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The myth of quitting in anger

31 May 2016

The article at a glance

(Don’t) ‘Take this job and shove it’: Anger often decreases – rather than boosts – a person’s intention to quit a job …

(Don’t) ‘Take this job and shove it’: Anger often decreases – rather than boosts – a person’s intention to quit a job when they identify strongly with their company, says new study co-authored by Cambridge Judge Business School academic.


Anger is commonly associated with people quitting their jobs – as reflected in the hit 1977 song “Take This Job and Shove It” (“I ain’t working here no more”) by country and western artist Johnny Paycheck. More broadly, positive emotions are usually thought as leading to constructive outcomes and negative emotions to damaging outcomes for business and other organisations.

A new academic study finds, however, that these generalisations are often a myth: when identification with a company is high, anger over job situations often decreases (rather than boosts) a person’s intention to leave because such employees want to stick it out and improve the organisation rather than walk out in a huff.

Conversely, when a person’s identity with their organisation is low, anger increases their intention to quit, says the study just published in the Academy of Management Journal.

“For an individual highly identified with the organisation, anger directed toward the organisation is similar to self-blame because the organisation is part of one’s self-definition,” the study says, so such people are “less likely to respond to negative feelings by disengaging.”

The practical implication of the research, the authors say, is that it is unwise for companies to broadly characterise specific emotions as beneficial or detrimental to the organisation.

“The study suggests that company policies that are designed to promote positive emotions or minimise negative emotions may in fact not have the intended effect,” says Dr Jochen Menges, University Lecturer in Organisational Behaviour at Cambridge Judge Business School and Professor of Leadership at WHU – Otto Beisheim School of Management in Germany. “So rather than seeking to suppress certain workplace emotions, companies should instead adopt practices that seek to encourage greater organisational identification.”

The research focused on a large company in the pilot training and certification business, with a final dataset of 135 people employed in the United States and Europe who were evaluated over a one-year period. They were asked about turnover intention and questions about both general organisation issues (such as schedule and pay) and specific matters related to the job – such as events that “made you feel good at your job,” “made you feel disrespected as a pilot” or “made you feel close to other pilot instructors.”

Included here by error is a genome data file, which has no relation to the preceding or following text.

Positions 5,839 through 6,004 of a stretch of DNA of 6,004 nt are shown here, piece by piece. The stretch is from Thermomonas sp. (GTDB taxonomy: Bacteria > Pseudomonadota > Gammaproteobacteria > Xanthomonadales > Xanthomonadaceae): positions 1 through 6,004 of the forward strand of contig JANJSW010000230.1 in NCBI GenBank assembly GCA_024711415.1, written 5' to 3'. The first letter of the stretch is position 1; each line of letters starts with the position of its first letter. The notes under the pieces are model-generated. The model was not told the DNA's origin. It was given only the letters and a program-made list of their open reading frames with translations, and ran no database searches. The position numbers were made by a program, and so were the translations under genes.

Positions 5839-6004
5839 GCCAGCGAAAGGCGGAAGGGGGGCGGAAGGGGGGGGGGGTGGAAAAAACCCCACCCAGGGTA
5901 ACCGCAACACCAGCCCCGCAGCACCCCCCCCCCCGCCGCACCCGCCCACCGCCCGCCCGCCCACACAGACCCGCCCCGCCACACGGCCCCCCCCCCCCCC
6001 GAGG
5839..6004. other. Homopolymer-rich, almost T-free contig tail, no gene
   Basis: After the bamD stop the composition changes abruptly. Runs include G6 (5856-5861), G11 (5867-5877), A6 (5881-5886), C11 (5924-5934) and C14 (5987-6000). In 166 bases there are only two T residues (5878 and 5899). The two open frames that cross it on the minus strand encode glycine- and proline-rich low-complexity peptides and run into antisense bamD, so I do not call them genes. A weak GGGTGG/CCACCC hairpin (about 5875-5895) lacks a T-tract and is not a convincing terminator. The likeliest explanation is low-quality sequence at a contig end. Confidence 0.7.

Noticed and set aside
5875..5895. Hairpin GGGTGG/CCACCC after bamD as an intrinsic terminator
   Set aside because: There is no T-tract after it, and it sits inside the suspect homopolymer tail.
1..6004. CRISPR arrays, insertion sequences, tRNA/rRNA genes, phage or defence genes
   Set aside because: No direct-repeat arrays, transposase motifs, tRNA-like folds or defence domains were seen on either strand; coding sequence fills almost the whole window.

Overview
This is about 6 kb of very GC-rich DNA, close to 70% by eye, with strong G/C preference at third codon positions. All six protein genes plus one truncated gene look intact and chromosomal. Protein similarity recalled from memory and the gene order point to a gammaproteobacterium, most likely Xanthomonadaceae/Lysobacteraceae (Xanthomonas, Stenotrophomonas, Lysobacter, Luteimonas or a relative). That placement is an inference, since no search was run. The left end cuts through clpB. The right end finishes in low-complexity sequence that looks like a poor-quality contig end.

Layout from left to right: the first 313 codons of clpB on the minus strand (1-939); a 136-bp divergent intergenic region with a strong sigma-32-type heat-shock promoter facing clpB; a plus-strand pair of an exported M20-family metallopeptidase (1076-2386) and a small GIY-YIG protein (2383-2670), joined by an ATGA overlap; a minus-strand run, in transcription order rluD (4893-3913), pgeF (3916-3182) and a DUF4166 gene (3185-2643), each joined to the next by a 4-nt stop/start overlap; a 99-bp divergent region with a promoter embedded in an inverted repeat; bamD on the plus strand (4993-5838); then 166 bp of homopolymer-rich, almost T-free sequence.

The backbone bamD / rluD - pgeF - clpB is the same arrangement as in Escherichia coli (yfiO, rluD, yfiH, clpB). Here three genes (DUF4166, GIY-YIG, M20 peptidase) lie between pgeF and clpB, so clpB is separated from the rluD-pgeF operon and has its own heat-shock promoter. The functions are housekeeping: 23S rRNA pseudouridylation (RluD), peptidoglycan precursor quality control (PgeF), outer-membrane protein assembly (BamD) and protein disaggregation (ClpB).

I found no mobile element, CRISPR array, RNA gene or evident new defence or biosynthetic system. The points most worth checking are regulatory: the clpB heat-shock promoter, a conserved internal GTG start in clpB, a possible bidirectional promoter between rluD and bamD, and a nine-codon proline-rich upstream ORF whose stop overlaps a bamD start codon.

As a follow-up, the study looked at actual turnover at the flight training company six months after the last survey of employees – and found that turnover intention in that final survey had significant correlation with actual turnover.

The study – entitled “The meaning of my feelings depends on who I am: work-related identifications shape emotion effects in organisations” – is co-authored by Samantha Conroy of Colorado State University, William Becker of Virginia Tech, and Jochen Menges of Cambridge Judge Business School and WHU – Otto Beisheim School of Management.

The study examined guilt and pride in addition to anger – and found certain patterns when looking at those other two emotions: “Discrete emotions can influence work-related cognitions in ways that suggest a dark side of positive emotion and a bright side of negative emotion.”

For example: while the positive emotion of pride generally is associated with lower turnover intentions, for employees lacking in work-related identifications those feelings of pride contributed to increased turnover intentions – in other words, “a positive emotion was associated with a negative organisational outcome.”

The research looked at a people’s identity with their occupation as well as organisation, and found that “while occupational identity is not as powerful as organisational identity in turnover, it does play a complementary role.”

This article was published on

31 May 2016.